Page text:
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Top 10 FAFSA Tips
Aimee Yorsaner College Coach Finance Expert

Written by Aimée Yorsaneron September 11th, 2023

Before I joined the college finance team at College Coach, I was the associate director of financial aid at Babson College. Prior to my stint with Babson, I worked as an assistant director of financial aid at Berklee College of Music, MIT, and Boston University. I've spent most of my professional career working in financial aid and have assisted traditional undergraduates, adult learners, and master’s degree students in financing their educations. I have a master’s degree in human resource education, a bachelor’s degree in business administration, and a certificate in coaching.
Learn More About Aimée
Wondering how to get started on the Free Application for Federal Student Aid (FAFSA)? While many families find completing this application daunting, it does not have to be. Gather your appropriate documentation and follow our top 10 tips for success. You’ve got this!
  1. Is completing the FAFSA the only thing I need to do to apply for financial aid? That depends! The FAFSA is required by most schools, but some also utilize the CSS Profile when calculating need-based aid eligibility. These schools may also require tax returns for the appropriate year.
  2. Should I apply for admission to the schools I’m interested in before or after I file the FAFSA? You should check each school's website for financial aid deadlines. The process is usually done in tandem with the admissions process.
  3. Do we have to fill out the FAFSA every year? In order to be considered for federal funding, or other need-based financial aid, you must complete the FAFSA each year.
  4. Should we fill out the FAFSA if we don’t qualify for aid? The only way to know for sure if you qualify for aid is to complete the FAFSA (though Net Price Calculators can generally give you a good idea of what to expect). Even if you don’t think you’ll qualify for need-based financial aid, you may want to complete a FAFSA in the following cases: your financial circumstances have changed recently; it’s required for merit scholarship consideration at the schools on your list; or you hope to borrow student loans. Learn more about why higher income families may consider completing a FAFSA.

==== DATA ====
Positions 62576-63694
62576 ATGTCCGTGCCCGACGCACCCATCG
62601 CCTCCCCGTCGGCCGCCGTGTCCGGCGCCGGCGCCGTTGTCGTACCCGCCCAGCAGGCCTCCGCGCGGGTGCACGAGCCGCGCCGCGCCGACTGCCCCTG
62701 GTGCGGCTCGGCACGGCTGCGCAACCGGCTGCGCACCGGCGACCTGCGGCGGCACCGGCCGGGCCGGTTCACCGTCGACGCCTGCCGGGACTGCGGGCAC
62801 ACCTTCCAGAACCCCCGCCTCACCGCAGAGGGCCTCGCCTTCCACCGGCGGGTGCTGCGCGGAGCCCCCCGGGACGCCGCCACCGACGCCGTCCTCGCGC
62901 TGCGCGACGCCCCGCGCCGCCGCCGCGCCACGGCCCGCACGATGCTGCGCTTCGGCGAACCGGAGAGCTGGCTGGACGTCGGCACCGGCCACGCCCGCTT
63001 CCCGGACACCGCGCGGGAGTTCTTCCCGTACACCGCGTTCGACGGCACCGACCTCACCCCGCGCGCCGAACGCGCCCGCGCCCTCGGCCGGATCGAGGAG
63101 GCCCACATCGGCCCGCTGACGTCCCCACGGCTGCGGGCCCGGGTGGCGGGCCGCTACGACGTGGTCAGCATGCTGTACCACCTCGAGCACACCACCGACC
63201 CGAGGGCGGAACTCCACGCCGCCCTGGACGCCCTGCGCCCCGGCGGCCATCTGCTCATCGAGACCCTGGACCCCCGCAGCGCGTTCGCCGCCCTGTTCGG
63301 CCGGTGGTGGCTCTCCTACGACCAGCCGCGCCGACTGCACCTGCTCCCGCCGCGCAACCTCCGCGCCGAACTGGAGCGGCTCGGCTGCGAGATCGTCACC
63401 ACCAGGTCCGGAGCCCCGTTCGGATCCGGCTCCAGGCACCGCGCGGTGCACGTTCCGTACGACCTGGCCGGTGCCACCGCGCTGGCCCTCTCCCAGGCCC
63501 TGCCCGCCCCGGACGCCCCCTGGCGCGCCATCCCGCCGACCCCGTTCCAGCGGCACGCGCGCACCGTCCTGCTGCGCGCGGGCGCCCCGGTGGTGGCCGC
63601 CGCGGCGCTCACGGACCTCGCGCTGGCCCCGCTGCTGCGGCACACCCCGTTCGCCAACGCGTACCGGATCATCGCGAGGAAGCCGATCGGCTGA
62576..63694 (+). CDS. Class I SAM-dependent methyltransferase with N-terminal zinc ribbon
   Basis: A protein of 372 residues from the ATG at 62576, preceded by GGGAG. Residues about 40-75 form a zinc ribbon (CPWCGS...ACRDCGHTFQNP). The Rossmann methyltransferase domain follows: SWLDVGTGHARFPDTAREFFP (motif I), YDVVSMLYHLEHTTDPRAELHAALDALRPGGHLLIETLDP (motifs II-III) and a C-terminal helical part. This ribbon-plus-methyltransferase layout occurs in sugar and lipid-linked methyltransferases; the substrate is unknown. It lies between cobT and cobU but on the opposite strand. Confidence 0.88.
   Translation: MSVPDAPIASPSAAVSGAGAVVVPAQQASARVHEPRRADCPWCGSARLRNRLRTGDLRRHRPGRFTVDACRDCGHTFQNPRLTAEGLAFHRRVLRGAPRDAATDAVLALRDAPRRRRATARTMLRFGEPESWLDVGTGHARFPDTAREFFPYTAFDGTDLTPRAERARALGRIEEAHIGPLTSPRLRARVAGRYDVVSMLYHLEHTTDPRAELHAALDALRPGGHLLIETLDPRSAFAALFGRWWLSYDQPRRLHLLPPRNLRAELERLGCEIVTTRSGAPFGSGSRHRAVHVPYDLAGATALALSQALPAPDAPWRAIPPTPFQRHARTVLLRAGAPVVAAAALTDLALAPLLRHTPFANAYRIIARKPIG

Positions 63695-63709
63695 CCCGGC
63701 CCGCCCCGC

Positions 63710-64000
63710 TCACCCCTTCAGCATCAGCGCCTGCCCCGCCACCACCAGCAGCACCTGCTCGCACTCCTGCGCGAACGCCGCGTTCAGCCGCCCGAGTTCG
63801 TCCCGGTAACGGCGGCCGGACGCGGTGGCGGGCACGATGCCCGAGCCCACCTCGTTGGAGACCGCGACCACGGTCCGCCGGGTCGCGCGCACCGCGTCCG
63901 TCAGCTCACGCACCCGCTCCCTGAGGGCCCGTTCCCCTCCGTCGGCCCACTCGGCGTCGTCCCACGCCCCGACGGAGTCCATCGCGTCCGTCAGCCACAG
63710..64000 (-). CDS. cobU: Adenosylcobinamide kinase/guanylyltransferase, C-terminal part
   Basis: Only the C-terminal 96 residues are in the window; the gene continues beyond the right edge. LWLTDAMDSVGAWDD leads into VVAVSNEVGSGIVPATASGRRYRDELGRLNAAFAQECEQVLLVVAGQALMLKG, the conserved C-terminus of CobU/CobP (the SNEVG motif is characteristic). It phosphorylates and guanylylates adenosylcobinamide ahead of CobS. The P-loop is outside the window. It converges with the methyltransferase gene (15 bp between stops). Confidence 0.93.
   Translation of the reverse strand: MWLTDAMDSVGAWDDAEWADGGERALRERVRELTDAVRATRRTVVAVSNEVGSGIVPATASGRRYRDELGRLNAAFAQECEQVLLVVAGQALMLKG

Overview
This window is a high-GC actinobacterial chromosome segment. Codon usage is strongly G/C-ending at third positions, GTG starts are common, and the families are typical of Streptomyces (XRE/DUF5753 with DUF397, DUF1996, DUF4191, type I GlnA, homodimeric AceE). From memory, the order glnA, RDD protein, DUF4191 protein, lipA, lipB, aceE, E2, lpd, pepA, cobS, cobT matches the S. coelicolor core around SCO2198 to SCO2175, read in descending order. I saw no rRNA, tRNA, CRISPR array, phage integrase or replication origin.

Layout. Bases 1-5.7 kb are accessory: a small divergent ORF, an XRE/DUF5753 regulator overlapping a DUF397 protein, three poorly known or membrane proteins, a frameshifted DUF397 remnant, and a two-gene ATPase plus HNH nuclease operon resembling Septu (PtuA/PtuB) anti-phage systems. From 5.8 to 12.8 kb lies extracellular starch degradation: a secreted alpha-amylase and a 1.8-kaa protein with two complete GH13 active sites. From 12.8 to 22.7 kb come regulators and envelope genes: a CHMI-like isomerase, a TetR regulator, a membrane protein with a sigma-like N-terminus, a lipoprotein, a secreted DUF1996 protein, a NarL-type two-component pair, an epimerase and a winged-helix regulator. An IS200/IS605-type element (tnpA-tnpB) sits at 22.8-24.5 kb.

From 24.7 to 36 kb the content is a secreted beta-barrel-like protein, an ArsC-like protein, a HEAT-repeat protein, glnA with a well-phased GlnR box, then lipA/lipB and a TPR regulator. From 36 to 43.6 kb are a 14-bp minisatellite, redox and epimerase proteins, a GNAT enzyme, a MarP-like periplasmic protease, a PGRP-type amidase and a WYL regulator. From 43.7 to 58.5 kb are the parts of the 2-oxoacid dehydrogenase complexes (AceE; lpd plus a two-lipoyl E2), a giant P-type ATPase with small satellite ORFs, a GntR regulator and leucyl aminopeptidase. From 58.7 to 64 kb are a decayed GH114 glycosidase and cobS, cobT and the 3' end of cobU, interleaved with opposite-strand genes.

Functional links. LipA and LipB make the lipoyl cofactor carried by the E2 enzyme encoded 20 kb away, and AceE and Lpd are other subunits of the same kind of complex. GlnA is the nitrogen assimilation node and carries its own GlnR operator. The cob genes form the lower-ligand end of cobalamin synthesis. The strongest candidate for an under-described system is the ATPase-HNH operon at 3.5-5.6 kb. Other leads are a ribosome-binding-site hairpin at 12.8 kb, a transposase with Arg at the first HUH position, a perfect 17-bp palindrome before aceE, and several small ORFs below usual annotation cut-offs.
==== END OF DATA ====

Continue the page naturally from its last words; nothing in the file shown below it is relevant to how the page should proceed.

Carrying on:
5. How do I fill out the FAFSA if my parents are divorced? The parent with who provides the majority of the student's support should complete the FAFSA, regardless of who the student lives with.
  6. If my parent is remarried, do I have to report their new spouse’s income, too? Yes, the FAFSA is completed with your custodial parent's household information, which includes their new spouse.
  7. What are included as assets on the FAFSA? The following are assets reported on the FAFSA: cash, bank and brokerage accounts, CDs, money market accounts, mutual funds, stocks, bonds, stock options, restricted stock units, ETFs, commodities, 529 college savings plans, prepaid tuition plans, Coverdell accounts, hedge funds, trust funds, REITs, investment real estate, precious metals, UGMA/UTMA accounts, businesses, and investment farms.
  8. My FAFSA has been submitted. When do I know how much aid I’m eligible for? The schools that you are applying to will notify you of your financial aid package. Some schools will notify you alongside their admissions decision, while other schools may notify you a few weeks after that.
  9. How do I add more schools to my FAFSA? You can list up to 20 schools on your FAFSA. If you decide to apply to additional colleges after submitting the FAFSA, simply log back in, add the new colleges, and resubmit.
  10. Do I have to fill out a FAFSA for each child? Yes, a FAFSA needs to be filled out for each student planning to attend college. However, you can transfer your information from one child's FAFSA to another so you don't have to re-enter it. Once the FAFSA is complete, you will be directed to a confirmation page. On that page, you will see a hyperlink that says, “Transfer your parents' information into a new FAFSA.” Ensure your pop-up blockers are off so you can access the link.

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